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NATO Probe: Both Sides To Blame In Pakistan Incident


A young child holds a placard while posing with tribesmen as they stand on a NATO flag during a demonstration in Islamabad following the deadly air strike.

A young child holds a placard while posing with tribesmen as they stand on a NATO flag during a demonstration in Islamabad following the deadly air strike.

A NATO investigation into an air strike that killed 24 Pakistani soldiers near the Afghan border concluded that both alliance and Pakistani forces made mistakes in the incident.

The November 26 air strike increased tensions between Pakistan and the United States, and Pakistan blocked ground supply routes to international forces in Afghanistan.

Releasing the results of the probe, NATO said alliance and Afghan forces "legitimately responded in self-defense" after initially being fired upon by "unidentified forces."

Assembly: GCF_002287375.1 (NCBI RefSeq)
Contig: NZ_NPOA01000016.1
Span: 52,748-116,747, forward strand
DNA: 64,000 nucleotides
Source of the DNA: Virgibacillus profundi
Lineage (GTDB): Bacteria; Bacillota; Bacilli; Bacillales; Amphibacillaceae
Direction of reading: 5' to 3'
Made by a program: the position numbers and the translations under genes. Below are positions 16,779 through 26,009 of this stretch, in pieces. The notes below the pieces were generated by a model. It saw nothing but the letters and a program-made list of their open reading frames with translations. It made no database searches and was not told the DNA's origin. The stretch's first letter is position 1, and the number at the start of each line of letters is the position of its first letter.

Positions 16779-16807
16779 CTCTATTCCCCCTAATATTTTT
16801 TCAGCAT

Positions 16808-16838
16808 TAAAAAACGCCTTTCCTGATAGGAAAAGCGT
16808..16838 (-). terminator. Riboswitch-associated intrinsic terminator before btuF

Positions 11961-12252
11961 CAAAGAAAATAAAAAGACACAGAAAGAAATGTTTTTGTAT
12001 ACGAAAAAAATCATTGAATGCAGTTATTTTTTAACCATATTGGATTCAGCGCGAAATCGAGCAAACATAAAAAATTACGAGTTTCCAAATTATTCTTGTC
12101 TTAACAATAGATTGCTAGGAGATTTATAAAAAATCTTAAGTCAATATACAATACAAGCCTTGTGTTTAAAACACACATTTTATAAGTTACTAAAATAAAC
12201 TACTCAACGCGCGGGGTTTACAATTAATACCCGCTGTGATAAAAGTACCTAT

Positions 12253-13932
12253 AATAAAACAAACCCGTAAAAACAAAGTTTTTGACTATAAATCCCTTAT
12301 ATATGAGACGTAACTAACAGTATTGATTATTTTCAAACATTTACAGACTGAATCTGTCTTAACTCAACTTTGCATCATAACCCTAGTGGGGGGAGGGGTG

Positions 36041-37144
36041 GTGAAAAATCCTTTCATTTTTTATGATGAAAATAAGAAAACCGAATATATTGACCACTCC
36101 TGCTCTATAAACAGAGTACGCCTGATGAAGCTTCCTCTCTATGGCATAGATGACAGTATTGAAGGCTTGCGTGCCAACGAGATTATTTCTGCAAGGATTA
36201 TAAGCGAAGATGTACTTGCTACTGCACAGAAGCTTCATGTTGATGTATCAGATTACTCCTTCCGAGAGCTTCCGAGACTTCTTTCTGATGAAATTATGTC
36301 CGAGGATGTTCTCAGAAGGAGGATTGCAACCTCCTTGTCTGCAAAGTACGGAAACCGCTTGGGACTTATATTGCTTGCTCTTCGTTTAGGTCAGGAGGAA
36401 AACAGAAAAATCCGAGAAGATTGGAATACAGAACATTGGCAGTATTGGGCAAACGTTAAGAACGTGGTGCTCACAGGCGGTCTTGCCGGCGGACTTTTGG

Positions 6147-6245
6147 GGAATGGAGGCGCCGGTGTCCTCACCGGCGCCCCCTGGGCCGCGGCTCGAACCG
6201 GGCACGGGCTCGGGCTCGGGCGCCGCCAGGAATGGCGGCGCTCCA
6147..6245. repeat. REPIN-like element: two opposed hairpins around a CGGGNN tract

It said that the combined force "did not knowingly fire upon" the Pakistani soldiers.

It said both sides made "a series of mistakes" in coordinating their locations and actions both before and during the incident.

It said NATO has taken "immediate steps" to avoid similar incidents in the future.

The air strike angered the Pakistanis, who demanded that the United States leave the Shamsi air base in Pakistan within 15 days and blocked ground supply routes through Pakistan to U.S. forces in Afghanistan.

Pakistan also wants a formal U.S. apology.

compiled from agency reports

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